Castle Provincial Park – Protecting Alberta’s Wildlands

As I spend more time in the wild places here in Canada, the more I look forward to added protection for our remaining natural outdoor spaces. There is much that can be learned by the First Nations of Canada with their respectful and symbiotic relationship with Mother Earth. It is with this understanding that Alberta’s newest park was formed, Castle Provincial Park.

Thanks to my recent ZenSeekers visit with Alberta Parks and Elders of the Piikani Nation I learned so much about Castle Provincial Park. It was a great honour to hear from the elders speaking of their passion of the land and how they are working with Alberta Parks. How together Piikani cultural values are an example of how the future Alberta Parks stewardship of these lands will benefit future generations of visitors.

Experience my trip for yourself in the story I wrote on the ZenSeekers website; Connecting to the land brings wow moments in Alberta’s new Castle Provincial Park.

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Castle Provincial Park – Alberta’s Newest Provincial Park

The Alberta Parks website describes the park as “Encompassing more than 105,000 hectares, Castle Provincial Park (and Castle Wildlands) contains stunning mountains, rolling hills, montane forests and meadows.”  Digging deeper in they go on to say it is a  “Valuable watersheds and habitat for more than 200 rare species such as whitebark and limber pine, Jones’ columbine, dwarf alpine poppy, grizzly bear, wolverine, westslope cutthroat trout and harlequin duck.”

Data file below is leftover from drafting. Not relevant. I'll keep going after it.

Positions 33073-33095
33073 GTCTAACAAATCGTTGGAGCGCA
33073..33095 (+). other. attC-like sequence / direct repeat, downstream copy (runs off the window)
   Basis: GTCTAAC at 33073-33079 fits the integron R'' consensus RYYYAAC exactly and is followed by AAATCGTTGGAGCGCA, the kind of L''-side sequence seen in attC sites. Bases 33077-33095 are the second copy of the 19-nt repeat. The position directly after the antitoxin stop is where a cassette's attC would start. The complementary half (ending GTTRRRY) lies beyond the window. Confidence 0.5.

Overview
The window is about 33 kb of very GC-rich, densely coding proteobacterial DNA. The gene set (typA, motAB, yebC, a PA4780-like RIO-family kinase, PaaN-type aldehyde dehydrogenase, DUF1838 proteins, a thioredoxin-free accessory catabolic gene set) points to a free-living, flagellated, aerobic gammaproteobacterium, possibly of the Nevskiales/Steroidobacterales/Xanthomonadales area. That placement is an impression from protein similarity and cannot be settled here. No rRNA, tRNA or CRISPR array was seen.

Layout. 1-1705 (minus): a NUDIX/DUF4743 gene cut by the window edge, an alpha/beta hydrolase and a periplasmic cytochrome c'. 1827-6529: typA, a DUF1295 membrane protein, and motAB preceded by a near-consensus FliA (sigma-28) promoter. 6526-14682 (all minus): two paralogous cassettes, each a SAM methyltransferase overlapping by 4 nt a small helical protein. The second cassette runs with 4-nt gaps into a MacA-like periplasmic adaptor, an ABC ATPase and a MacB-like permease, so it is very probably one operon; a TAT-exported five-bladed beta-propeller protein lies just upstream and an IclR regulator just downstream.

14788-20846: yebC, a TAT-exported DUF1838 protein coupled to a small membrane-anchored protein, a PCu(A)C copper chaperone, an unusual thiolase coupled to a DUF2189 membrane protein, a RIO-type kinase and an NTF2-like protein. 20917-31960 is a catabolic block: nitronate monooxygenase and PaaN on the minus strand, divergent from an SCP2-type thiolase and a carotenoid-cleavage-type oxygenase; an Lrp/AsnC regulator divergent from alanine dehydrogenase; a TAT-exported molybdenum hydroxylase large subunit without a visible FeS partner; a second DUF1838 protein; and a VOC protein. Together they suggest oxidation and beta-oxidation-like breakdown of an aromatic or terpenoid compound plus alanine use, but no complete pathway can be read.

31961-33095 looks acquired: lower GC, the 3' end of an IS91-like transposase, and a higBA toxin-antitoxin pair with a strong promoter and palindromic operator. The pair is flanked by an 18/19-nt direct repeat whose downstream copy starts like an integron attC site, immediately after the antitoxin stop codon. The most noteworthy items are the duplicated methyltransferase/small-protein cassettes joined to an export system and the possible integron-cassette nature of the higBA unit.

We drove in from the east coming out of Pincher Creek but as we neared Castle Provincial park the lands abruptly heeded way to towering mountains and lush forests. Immediately you are in are transported to the majesty of the Canadian Rocky Mountains.

With my deep love of exploring places that have very little human trace and infrastructure the future plans for the Castle have lured my interest. In the press release for the park the Alberta government stated; “The Wildland Provincial Park will provide for back-country and wilderness experiences where facilities will be limited to trails and backcountry campsites that minimize visitor impacts. There will be limited built infrastructure.” As a backpacker and climber who supports Leave No Trace and experiencing the raw wild of Canada I couldn’t be more pleased to hear that.

Castle Provincial Park – Piikani Nation Traditional Territory

I am always appreciative of the forests, rivers, lakes and mountains I travel upon and show respect to Mother Earth. I have gotten much better at this and have learned how we are one with the land and our relationship show be one of give and take. No one teaches and shows this example better than the First Nations of this country.

The Castle Provincial Park region is sacred to the Piikani Nation who have called this land home for well over 10,000 years. It was and still is a traditional hunting and fishing territory as well as spiritual place for them.